Radiolab explores the blurring boundaries between science, philosophy and human experience. Curiosity is king as Radiolab investigates the world and shakes up the way you think. Produced by WNYC, Radiolab podcasts come out every other week, and each year 10 new hour-long episodes air on NPR stations around the country.
Deep in the Arizona desert, one man has been deciphering the chatter between rodents, hoping to prove that communication among highly social animals is more sophisticated than we think.
A scientist takes a scary plunge to find out why time seems to slow down when we fear for our lives.
Those trying to diagnosis Alzheimer's say some answers may be in the writing.
May 28, 2010 At age 94, Sister Alberta Sheridan is the youngest sister alive from the Nun Study. Launched by Dr. David Snowdon, this is one of the most in-depth research projects focusing on dementia in the world.
March 30, 2010 Two different patients. Two different stories. But a shared delusion. Each is convinced that someone they love dearly is >not that person, but an impostor. A curious disorder known as Capgras delusion involves the distinct feeling that the people around you have been replaced. And no one is certain what causes it.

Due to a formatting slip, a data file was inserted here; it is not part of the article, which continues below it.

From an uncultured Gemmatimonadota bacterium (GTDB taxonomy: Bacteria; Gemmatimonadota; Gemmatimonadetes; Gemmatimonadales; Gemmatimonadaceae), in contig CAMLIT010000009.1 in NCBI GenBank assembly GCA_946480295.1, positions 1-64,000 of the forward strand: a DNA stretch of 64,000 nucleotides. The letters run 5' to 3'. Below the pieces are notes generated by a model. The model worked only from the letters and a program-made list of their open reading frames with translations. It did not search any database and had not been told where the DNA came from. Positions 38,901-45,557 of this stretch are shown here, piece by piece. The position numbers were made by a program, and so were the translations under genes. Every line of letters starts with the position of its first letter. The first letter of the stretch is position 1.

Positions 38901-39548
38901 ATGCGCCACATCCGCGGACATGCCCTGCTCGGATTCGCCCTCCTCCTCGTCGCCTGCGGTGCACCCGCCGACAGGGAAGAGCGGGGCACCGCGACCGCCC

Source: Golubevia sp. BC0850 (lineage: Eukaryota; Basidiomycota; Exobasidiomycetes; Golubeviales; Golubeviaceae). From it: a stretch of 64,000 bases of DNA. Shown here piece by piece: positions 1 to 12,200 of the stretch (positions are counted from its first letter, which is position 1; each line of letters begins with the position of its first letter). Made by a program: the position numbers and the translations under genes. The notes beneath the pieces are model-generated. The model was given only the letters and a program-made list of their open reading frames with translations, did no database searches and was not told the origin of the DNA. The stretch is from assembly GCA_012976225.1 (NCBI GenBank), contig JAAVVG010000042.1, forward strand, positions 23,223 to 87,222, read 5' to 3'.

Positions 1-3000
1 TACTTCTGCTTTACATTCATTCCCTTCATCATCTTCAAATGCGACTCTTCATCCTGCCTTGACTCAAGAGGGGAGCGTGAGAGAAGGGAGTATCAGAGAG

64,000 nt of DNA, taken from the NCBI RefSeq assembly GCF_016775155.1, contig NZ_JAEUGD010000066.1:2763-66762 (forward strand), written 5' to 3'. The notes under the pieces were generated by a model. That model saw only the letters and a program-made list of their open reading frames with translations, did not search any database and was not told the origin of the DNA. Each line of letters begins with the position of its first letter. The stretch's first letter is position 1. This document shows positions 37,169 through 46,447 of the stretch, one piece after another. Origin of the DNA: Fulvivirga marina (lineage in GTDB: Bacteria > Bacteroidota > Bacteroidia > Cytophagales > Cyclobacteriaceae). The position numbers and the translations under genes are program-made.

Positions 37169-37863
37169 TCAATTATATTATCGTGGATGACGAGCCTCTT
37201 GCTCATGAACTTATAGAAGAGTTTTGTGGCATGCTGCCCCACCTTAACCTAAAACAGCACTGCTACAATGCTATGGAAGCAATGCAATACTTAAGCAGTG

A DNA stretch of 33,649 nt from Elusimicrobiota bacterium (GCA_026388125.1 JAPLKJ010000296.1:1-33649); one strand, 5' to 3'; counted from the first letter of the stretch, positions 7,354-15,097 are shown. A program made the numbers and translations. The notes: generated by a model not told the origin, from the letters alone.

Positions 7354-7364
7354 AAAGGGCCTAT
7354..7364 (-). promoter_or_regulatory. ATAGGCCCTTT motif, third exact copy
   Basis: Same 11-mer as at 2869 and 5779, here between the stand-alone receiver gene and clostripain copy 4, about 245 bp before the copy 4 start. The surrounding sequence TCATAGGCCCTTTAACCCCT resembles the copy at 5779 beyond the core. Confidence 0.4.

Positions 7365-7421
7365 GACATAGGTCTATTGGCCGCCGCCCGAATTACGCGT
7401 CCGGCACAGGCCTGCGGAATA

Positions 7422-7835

February 12, 2010 Floating through space right now is a golden record carrying sounds of Earth: a mother's first words to her baby, the sound of a kiss, and music from all over the world. Ann Druyan helped to create the NASA project as a guide to Earth for aliens. And like any good mix tape — interstellar or not — it led to the man of her dreams.
March 18, 2009 Many amputees say they can still feel the presence of a missing limb, and often what they feel is intense pain. But how does a doctor treat pain in an arm or a leg that no longer exists? Oddly enough, one researcher used a cardboard box and a $2 mirror.
March 9, 2009 A 2-year-old, it turns out, knows the difference between right and wrong. And by age 4, children are getting the grasp of empathy. While the seeds of morality may be at least partially built into our genetic makeup, for children, developing a moral sense can still be a battle of impulses.
April 29, 2008 Scientists all over the world are matter-of-factly amending, changing and rearranging living creatures for all kinds of reasons, some silly, some profound. Take the case of the MIT team that made the icky-smelling bacteria E. coli and gave it a wintergreen-scented twist.